popular, with many of the catch phrases still in use today. In 1961–1968 Sergey Bondarchuk directed an Oscar-winning film adaptation of Tolstoy's epic War and Peace, which was the most expensive film ever made. In 1969, Vladimir Motyl's White Sun of the Desert was released, a very popular film in a genre known as 'osterns'; the film is traditionally watched by cosmonauts before any trip into space.
Russia also has a long and rich tradition of animation, which started already in the late Russian Empire times. Most of Russia's cartoon production for cinema and television was created during Soviet times, when Soyuzmultfilm studio was the largest animation producer. Soviet animators developed a great and unmatched variety of pioneering techniques and aesthetic styles, with prominent directors including Ivan Ivanov-Vano, Fyodor
Khitruk and Aleksandr Tatarskiy. Soviet cartoons are still a source for many popular catch phrases, while such cartoon heroes as Russian-style Winnie-the-Pooh, cute little Cheburashka, Wolf and Hare from Nu, Pogodi! being iconic images in Russia and many surrounding countries.
The late 1980s and 1990s were a period of crisis in Russian cinema and animation. Although Russian filmmakers became free to express themselves, state subsidies were drastically reduced, resulting in fewer films produced. The early years of the 21st century have brought increased viewership and subsequent prosperity to the industry on the back of the economy's rapid development, and production levels are already higher than in Britain and Germany. Russia's total box-office revenue in 2007 was $565 million, up 37% from the previous year (by comparison, in 1996 revenues stood at $6 million). Russian cinema continues to receive international recognition. Russian Ark (2002) was the first feature film ever to be shot in a single take. The traditions of Soviet animation were developed in the past decade by such directors as Aleksandr Petrov and studios like Melnitsa.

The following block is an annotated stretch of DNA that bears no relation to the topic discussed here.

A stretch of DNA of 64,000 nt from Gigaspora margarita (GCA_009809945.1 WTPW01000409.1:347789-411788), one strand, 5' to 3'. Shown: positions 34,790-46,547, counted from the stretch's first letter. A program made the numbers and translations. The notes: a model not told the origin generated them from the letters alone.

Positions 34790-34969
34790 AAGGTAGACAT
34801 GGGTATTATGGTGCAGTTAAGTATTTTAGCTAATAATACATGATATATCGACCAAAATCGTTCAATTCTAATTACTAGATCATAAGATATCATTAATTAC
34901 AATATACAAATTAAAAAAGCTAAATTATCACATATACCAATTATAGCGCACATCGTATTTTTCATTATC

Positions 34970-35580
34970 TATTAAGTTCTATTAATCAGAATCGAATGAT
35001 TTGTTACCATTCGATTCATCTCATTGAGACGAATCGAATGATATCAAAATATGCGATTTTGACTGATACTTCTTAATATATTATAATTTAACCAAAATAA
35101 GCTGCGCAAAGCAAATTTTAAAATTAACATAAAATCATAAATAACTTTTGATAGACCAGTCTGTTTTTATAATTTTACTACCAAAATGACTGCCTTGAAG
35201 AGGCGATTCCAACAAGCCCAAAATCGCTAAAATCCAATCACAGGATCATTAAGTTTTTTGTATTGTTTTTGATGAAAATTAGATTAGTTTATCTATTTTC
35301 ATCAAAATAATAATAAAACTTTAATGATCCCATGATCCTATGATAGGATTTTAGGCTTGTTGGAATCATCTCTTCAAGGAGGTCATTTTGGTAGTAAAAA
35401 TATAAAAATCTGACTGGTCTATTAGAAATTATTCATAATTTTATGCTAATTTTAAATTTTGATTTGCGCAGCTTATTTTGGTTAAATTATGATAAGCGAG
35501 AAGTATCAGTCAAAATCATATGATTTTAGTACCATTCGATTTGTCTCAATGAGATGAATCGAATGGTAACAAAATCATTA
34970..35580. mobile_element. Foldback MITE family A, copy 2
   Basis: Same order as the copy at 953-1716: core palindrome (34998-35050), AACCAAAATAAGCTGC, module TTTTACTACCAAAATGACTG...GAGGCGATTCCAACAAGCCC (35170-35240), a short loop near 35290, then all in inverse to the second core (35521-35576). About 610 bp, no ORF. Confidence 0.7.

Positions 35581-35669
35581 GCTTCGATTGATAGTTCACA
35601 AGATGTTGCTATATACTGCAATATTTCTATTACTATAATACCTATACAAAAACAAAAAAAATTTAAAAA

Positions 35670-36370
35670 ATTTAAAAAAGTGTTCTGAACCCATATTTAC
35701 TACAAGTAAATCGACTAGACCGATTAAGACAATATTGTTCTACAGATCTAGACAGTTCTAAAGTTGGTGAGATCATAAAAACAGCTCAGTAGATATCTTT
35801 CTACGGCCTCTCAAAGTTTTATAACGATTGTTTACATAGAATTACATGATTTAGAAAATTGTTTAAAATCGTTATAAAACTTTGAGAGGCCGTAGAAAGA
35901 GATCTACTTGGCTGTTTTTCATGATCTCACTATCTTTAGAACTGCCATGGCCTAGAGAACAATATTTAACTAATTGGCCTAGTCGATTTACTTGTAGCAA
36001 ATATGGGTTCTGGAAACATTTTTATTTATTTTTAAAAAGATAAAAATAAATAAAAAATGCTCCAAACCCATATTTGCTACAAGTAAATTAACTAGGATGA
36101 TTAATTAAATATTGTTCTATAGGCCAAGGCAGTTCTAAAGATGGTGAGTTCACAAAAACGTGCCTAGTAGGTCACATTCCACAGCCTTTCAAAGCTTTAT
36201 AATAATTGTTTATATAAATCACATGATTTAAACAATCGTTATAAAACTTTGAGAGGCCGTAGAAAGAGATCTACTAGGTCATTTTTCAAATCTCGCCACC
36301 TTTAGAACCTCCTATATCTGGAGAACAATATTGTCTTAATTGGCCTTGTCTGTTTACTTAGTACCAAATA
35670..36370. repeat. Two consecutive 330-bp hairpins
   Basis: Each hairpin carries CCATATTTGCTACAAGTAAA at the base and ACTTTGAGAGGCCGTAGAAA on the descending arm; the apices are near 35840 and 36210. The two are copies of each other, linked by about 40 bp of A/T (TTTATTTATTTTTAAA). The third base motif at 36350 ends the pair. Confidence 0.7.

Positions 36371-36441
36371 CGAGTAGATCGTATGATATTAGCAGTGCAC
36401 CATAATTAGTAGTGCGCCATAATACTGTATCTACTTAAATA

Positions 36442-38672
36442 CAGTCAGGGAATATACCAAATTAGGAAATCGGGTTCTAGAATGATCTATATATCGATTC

Russia was among the first countries to introduce radio and television. Due to the enormous size of the country Russia leads in the number of TV broadcast stations and repeaters. There were few channels in the Soviet time, but in the past two decades many new state-run and private-owned radio stations and TV channels appeared. In 2005 a state-run English language Russia Today TV started broadcasting, and its Arabic version Rusiya Al-Yaum was launched in 2007.
Countries where the Russian language is spoken.